There can be little doubt that Prime Minister Turnbull’s recent visit to New Delhi has started to close the gap between where that country sits in the Australian strategic imagination and the current pace of India’s economic and strategic development. Turnbull’s very enthusiasm throughout the visit, the dynamic in his meetings with Prime Minister Narendra Modi, and the concrete steps taken to buttress this mood with an economic strategy all point to renewed political will in the relationship.
Turnbull not only spoke of a ‘sea change’ in how the two countries see each other, he said that Australia and India were ‘natural partners – more than ever’ and that it was was a ‘land of immense opportunity’ for Australia.
The test now, as ever, is how to translate the lofty rhetoric into sustained momentum. Turnbull’s visit took place against a backdrop in which India continues to grapple with a range of development challenges and where entry into the Indian market remains a complicated and difficult task for Australian businesses.
On that score, the prime minister did have to concede that negotiations on a free trade agreement with New Delhi have stalled, a pause put down to lingering habits of protectionism in the Indian system and a measure of resistance in the Indian public service, an institution in the process of developing the kind of prowess commensurate with the country’s role as an emerging great power.
But Turnbull also commissioned the former Secretary of the Department of Foreign Affairs, Peter Varghese, to lead the preparation of an Indian Economic Strategy. To report within the next 12 months, that plan will help the government, business and education sectors in Australia to think more clearly about the shape of the Indian economy and its development towards 2035.
Perhaps the greater, initial challenge, however, involves the need for ongoing psychological change as to where India sits in the Australian strategic imagination. It is one thing, as Turnbull did recently – and as many others have done before him – to the stress the importance of transcending the familiar tropes of cricket and the old Commonwealth connection that have traditionally peppered the speeches of Australian and Indian leaders. Cold War suspicions, too, have been well and truly hived off to the archival shelf.
This also involves Australian analysts and commentators looking at India as it is: not trying to squeeze or shove it into the China mould. For Australia, India presents unique and distinct opportunities that are different from those on offer in China.
India has substantial iron ore deposits – meaning policymakers are having a different conversation with New Delhi on resources and energy, one that also goes beyond coal and gas. Here Turnbull had something to offer his host: during the visit Australia joined the International Solar Alliance. Cynics will point to this move being more symbolic than substantial, but the alliance is a pet project of the Indian prime minister, who has aspirations to make his country a solar energy powerhouse.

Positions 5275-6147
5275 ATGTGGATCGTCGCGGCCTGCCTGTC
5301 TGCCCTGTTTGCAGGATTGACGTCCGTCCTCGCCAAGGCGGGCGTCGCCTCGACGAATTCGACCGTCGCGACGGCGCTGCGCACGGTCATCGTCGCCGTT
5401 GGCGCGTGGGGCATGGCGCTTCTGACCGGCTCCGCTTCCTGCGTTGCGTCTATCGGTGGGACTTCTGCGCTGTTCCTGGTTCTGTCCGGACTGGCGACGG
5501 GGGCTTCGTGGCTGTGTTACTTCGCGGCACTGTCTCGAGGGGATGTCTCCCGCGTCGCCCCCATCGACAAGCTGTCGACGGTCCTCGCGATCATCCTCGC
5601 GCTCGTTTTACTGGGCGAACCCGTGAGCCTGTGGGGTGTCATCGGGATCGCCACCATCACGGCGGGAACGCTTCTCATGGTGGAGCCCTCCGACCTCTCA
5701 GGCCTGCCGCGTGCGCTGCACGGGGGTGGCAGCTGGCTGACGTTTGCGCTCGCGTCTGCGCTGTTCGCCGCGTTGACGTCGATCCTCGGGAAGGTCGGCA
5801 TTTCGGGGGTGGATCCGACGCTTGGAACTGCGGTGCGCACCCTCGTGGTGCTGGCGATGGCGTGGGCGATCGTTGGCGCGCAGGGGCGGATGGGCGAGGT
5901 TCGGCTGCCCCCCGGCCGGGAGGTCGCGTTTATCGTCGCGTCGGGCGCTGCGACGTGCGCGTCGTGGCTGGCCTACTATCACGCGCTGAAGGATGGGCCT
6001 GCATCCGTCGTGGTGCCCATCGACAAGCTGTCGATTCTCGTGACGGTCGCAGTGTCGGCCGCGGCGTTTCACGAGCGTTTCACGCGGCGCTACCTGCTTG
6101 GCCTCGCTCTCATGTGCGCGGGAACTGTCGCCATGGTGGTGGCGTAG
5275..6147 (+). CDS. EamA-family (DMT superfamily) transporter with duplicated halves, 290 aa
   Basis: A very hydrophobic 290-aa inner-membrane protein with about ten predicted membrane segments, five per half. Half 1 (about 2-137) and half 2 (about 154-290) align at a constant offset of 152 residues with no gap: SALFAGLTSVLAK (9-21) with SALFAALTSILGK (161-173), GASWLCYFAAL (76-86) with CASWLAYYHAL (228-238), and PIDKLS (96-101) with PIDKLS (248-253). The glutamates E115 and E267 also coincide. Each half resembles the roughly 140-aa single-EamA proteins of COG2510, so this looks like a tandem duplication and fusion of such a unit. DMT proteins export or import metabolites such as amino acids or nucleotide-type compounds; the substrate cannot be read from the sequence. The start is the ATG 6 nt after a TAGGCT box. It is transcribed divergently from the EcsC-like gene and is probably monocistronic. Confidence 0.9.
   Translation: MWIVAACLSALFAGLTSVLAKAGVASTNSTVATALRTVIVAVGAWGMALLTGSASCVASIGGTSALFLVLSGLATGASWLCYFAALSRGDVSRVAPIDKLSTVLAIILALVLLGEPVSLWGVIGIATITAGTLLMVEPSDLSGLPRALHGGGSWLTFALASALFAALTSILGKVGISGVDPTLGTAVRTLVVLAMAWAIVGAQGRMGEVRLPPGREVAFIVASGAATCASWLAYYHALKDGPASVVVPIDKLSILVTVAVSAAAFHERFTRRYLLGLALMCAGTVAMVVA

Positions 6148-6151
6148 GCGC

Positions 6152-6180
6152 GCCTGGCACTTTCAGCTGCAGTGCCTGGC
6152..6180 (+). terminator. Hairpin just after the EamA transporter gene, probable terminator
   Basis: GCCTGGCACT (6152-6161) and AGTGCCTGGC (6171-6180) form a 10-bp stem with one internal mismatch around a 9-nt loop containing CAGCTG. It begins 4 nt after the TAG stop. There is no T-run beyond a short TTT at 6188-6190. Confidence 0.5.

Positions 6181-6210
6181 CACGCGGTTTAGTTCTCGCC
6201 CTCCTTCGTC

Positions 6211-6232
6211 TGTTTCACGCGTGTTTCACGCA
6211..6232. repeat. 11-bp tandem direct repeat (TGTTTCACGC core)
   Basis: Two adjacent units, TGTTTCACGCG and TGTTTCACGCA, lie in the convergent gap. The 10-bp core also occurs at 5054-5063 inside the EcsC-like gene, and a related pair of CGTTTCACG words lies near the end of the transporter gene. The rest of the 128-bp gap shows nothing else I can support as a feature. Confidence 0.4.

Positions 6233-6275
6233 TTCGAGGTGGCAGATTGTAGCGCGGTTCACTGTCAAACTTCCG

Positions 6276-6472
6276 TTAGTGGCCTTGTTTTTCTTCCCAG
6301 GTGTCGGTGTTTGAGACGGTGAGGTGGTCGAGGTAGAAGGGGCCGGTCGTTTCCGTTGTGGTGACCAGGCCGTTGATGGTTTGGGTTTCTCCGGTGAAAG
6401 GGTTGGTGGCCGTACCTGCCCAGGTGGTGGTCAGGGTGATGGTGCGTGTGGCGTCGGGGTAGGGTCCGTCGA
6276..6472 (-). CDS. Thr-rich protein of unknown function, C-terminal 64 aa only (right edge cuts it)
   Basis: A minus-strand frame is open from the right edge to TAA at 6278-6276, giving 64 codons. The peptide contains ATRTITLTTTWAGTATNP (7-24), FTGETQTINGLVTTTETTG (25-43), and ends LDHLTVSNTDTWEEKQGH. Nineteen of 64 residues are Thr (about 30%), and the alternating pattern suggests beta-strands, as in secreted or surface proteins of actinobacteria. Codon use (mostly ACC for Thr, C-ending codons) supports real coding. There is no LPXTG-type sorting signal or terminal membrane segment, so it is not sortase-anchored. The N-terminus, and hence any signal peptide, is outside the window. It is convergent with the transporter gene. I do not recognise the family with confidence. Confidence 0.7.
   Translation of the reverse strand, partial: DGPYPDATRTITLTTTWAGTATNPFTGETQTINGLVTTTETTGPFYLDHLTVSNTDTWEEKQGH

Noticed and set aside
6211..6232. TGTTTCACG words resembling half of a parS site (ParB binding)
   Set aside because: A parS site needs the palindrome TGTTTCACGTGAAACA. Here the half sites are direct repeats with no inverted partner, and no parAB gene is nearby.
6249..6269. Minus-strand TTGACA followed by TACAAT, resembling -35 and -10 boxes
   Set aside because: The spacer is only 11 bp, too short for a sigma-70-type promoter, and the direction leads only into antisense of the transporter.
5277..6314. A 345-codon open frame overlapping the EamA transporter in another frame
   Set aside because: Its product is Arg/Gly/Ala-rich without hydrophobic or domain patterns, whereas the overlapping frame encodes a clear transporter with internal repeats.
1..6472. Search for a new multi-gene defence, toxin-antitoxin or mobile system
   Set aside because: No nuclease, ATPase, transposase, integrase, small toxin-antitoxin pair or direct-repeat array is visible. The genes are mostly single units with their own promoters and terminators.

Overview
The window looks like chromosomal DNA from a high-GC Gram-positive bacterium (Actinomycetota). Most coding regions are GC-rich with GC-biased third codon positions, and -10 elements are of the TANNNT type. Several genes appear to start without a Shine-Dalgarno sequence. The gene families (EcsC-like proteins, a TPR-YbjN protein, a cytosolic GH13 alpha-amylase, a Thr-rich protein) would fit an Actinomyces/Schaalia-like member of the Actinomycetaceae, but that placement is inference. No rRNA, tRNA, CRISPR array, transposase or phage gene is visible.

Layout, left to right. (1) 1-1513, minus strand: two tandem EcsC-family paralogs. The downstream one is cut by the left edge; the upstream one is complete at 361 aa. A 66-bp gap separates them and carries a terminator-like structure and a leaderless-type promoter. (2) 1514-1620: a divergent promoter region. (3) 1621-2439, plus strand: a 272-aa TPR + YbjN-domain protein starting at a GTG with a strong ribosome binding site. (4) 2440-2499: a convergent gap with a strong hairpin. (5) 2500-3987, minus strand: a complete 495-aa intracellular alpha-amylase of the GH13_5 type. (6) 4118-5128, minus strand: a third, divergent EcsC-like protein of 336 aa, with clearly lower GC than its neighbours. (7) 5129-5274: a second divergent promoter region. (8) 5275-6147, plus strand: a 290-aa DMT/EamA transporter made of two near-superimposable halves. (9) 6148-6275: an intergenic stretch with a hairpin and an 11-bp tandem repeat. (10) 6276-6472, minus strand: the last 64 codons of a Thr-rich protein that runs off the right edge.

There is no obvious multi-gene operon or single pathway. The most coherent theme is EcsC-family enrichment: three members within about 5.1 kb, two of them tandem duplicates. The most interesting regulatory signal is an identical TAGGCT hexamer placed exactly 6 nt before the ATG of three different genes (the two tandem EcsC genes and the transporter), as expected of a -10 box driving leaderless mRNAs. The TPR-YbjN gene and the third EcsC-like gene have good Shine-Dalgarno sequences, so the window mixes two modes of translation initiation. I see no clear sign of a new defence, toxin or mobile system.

If energy and resources are likely to provide the bedrock of this relationship, education will be its natural bedfellow. Indeed, if it was China’s thirst for Australian resources which drove that economic link, it may be India’s hunger for education that allows Australian universities to blaze a new trail. Here the task, in essence, is to leverage the skills and training demanded by India’s growing population – particularly its burgeoning middle class – into the future Australia-India economic relationship.
To that end, Turnbull was accompanied in India by Education Minister Simon Birmingham – with the largest ever delegation of Australian Vice-Chancellors in tow. India is Australia’s second biggest source market for international students. During the visit, Deakin University opened a nano-technology centre and an Australia-India sports partnership was signed, an agreement that will see Australian universities cooperate with fellow institutions in India in the fields of sports medicine, management and conditioning.
Differences in strategic outlook, though narrowing, are likely to persist. At best, India is likely to be a cautious strategic partner for Australia. Both countries are preoccupied with China, but with different emphases arising from history and geography. Where New Delhi’s preoccupation remains the China/Pakistan nexus, not to mention Beijing’s relations with Russia, Canberra still looks at China’s rise through a maritime lens. The idea for a revival of the quadrilateral therefore, took something of a back seat on this visit, and Indian fingers remain somewhat burnt by Kevin Rudd’s walkout on the group in early 2008. A revival of the Quad remains a possibility – but it might be better to proceed incrementally.
Nevertheless the minilateral agenda remains live: cooperation amongst Canberra, Tokyo and New Delhi, as well as Paris, remains a fruitful means of addressing a range of joint strategic concerns, not least in the Indian Ocean. The significance too of the MOU on Security Cooperation signed with the Indian ministry of Home Affairs during this visit – covering inter alia Counter-terrorism and cyber prevention –should also not be missed. In the past, the bulk of Canberra’s engagement has been with the ministries of defence and foreign affairs. So the government is well and truly broadening its reach into the Indian bureaucracy.
As Turnbull put it, the next step is for both nations to ‘engage our friends and partners to form broader habits of cooperation’ and ‘help shape the entire region’s common strategic outlook’. That’s ambitious, but it is in line with an activist Australian foreign policy. And such a goal can only help in reaffirming the point that Australia’s regional engagement in the years ahead can never be conceived within the US/China framework alone.